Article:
`lookup`

is actually `assoc`

, in F# included in the module `List`

. So how about trying a F# version similar to the Haskell one? Well, the problem is, as I mentioned, that F# doesn't have `zip`

, `take`

and `drop`

, and there is no way to map over a string. So we have to define all these functions, and then define `rot13`

as in the Haskell version. I defined `zipWith`

from the Haskell prelude as well, and then used it to define `zip`

(as it is in Haskell).

#light

let strmap f (s : string) =

let sb = new System.Text.StringBuilder(s)

let rec aux i =

if i = sb.Length then () else

(sb.Chars(i) <- f (sb.Chars(i)) ; aux (i + 1))

( aux 0; sb.ToString() )

let rec drop n l =

match (l, n) with

([], _) -> []

| (l, 0) -> l

| (_ :: rl, n) -> drop (n - 1) rl

let rec take n l =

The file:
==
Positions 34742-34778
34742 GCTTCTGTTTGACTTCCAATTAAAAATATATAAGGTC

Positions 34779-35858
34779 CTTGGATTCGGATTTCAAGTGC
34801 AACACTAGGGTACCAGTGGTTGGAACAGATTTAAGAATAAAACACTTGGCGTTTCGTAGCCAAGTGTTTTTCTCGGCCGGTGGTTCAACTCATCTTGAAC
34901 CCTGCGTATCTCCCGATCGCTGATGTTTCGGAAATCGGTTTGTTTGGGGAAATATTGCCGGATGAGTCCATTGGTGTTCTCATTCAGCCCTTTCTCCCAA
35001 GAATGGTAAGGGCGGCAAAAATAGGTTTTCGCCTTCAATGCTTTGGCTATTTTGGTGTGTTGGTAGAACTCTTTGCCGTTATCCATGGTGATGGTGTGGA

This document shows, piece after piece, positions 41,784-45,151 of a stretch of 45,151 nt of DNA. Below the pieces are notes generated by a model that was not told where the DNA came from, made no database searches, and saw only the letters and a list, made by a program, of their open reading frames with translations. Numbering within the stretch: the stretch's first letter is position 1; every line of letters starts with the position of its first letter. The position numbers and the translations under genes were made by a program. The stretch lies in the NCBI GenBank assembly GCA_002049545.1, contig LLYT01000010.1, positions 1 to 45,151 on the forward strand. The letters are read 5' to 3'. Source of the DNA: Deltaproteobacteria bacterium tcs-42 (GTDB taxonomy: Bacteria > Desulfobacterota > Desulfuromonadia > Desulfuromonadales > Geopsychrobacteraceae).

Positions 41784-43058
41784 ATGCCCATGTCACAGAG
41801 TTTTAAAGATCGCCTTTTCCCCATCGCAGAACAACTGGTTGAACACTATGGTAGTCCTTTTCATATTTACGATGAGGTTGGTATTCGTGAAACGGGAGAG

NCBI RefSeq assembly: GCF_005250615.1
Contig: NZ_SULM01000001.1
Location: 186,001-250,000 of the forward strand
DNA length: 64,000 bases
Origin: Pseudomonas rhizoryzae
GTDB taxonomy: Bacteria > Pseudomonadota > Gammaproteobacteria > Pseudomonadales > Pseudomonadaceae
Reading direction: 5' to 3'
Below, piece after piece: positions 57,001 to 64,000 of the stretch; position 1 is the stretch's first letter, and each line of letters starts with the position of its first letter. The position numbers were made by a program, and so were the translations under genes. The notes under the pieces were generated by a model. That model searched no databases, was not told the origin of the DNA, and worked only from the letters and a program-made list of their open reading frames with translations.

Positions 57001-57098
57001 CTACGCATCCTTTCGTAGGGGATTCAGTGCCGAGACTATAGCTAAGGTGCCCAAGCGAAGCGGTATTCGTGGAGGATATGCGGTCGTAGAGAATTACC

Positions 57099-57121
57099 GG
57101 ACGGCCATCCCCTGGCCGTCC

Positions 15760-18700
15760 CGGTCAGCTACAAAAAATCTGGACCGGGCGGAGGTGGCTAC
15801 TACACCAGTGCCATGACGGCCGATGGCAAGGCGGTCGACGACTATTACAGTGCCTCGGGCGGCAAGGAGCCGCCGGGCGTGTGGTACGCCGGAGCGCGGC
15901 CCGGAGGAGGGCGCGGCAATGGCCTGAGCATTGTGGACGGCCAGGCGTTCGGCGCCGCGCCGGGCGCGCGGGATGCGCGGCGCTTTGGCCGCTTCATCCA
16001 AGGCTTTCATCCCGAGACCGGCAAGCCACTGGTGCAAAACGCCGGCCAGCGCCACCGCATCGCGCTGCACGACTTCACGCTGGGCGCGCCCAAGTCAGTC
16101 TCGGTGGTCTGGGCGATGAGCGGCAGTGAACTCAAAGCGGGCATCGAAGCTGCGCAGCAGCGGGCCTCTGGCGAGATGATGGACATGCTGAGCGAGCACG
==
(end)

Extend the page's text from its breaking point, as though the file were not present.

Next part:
match (l, n) with

([], _) -> []

| (l, 0) -> []

| (x :: rl, n) -> x :: (take (n - 1) rl)

let rec zipWith f l1 l2 =

match (l1, l2) with

([], _) -> []

| (_, []) -> []

| (x1 :: rl1, x2 :: rl2) -> (f x1 x2) :: (zipWith f rl1 rl2)

let zip l1 l2 =

zipWith (fun a b -> (a, b)) l1 l2

// and now for something completely different

let rot13 s =

let letters = ['a' .. 'z']

let transp = zip letters ((drop 13 letters) @ (take 13 letters))

let rotchar c = List.assoc c transp

strmap rotchar s

Works as expected, but we ended with code that is still longer than the first version, only because it was necessary to define some general-use functions. I guess I will create a Prelude module to use with F#, containing the Haskell functions I use most.

## No comments:

Post a Comment